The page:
-- Paul M. (PaulCyp@cox.net), January 09, 2005.
Works do not directly produce or earn salvation, yet they are necessary for salvation
One could say that it's a matter of the law of life. For instance, one need not tell an apple tree to not produce oranges, because the apple tree already has the apple life within it, governing it and regulating it to produce fruit of a particular nature and shape.
In the same principle, those who receive Christ ought to spontaneously produce good works as a result of the law of life that governs their living. If works do not come from the Christian believer, then you'd seriously wonder if they're Christian at all.
-- Oliver Fischer (email@example.com), January 09, 2005.
Having a relationship with Jesus *is* salvation: wholeness, abundant life, eternal life, joy and peace.
"Graces" are just the love, power and light of Christ working in our lives. "Grace" is just that love that saves us as a free gift.
The sacraments are means whereby we can experience that grace in our lives!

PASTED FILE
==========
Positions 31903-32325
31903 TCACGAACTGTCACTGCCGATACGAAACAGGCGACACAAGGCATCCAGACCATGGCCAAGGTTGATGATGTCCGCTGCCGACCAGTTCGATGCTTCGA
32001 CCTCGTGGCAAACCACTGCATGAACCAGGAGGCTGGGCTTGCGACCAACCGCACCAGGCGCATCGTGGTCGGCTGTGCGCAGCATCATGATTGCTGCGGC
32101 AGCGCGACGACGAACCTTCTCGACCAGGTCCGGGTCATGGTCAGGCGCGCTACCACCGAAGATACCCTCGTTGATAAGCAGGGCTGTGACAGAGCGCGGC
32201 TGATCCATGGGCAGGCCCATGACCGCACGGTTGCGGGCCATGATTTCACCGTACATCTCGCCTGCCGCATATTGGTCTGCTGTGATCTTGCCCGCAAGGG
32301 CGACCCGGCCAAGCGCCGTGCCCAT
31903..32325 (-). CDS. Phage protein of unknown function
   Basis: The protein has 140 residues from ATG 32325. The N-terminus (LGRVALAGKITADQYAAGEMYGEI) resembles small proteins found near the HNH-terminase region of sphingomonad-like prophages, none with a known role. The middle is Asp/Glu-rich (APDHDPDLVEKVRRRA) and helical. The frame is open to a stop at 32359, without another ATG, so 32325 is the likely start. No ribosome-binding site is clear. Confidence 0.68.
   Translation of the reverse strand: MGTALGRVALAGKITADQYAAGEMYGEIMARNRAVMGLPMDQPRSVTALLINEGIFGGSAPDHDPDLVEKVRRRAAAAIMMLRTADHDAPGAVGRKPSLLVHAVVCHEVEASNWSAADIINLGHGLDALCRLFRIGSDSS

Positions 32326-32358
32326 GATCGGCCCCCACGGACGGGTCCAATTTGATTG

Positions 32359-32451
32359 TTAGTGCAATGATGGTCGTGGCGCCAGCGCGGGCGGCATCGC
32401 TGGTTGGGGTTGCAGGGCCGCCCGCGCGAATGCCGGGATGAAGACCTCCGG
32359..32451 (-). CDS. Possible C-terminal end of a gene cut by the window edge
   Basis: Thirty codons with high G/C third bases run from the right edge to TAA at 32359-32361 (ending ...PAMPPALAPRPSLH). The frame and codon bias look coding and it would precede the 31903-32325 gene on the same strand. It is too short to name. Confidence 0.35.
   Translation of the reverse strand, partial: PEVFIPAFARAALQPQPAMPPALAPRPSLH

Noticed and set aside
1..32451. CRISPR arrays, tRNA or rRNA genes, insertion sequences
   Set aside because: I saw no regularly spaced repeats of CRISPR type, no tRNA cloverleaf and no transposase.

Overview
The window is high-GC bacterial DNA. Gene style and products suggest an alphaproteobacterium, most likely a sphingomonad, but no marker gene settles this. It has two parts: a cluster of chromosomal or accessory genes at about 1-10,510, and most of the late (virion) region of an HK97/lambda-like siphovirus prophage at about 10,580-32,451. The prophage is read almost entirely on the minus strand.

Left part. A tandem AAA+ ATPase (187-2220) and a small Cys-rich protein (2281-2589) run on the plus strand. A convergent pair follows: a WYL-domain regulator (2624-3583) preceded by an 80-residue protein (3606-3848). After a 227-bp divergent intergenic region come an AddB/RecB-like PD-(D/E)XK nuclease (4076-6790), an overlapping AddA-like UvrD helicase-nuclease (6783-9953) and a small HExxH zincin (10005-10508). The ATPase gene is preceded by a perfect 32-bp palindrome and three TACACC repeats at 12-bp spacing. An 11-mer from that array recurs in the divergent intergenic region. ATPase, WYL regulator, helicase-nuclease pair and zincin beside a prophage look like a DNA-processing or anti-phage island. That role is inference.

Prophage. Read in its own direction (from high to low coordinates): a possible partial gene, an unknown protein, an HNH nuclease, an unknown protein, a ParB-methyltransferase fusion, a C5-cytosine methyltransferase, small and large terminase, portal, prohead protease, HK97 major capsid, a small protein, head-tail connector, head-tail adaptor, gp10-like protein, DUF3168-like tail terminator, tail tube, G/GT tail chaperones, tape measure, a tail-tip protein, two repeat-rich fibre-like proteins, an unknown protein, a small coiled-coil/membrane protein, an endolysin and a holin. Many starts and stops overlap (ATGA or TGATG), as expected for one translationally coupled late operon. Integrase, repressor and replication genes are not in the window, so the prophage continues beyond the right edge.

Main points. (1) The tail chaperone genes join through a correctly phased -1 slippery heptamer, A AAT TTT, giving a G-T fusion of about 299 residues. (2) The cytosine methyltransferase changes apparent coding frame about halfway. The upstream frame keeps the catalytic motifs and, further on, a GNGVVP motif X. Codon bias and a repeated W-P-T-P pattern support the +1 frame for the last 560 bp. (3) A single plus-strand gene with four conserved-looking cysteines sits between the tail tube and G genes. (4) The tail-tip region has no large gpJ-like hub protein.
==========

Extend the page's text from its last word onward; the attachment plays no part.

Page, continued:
P.S. Grace is another word for "freely-given love".
Have a blessed journey!
-- Michael (firstname.lastname@example.org), January 10, 2005.
There's an all-important doctrine revealed to his Church by Jesus Christ. No soul can hope to enter heaven without ''sanctifying grace.'' Unless we conserve, hold onto-- sanctifying grace, we'll be damned.
This grace comes to His faithful directly out of Christ's inifinite merits. He earned them from our Almighty Father when He died WILLINGLY upon the cross. Grace is what we call them; Sanctifying Grace. Protestants have come to call this ''amazing grace'', a beautiful term indeed. Their misfortune is they fail to see how that grace is sent down to us through His Church.. The Holy Catholic Church.
It isn't come by easily, either. It requires our faith and obedience to God's commandments. That means SIN can lose us the grace we HAVE TO KEEP for our salvation; every Christian soul.
You see; this is the deeper truth about salvation: We never deserved salvation and we never will. Not even if we do good works, deny ourselves, pray, suffer-- NOTHING. Only Jesus Christ merits our salvation, by His sacrifice for us on the cross. We depend on HIM entirely. Without His GRACE, merited for us by His death and resurrection, we will all be damned. Because we sin. But by this grace and our obedience we are made HOLY before God; as his Son is Holy. Jesus has taught us holiness and obedience, for love of Our Father; and He becomes US; and we become His people; His Holy Church. --Seeing this, God Our Father sees Jesus; whom He loves beyond infinity. And He forgives us our sins. --For His Divine Son.
-- eugene c. chavez (email@example.com), January 10, 2005.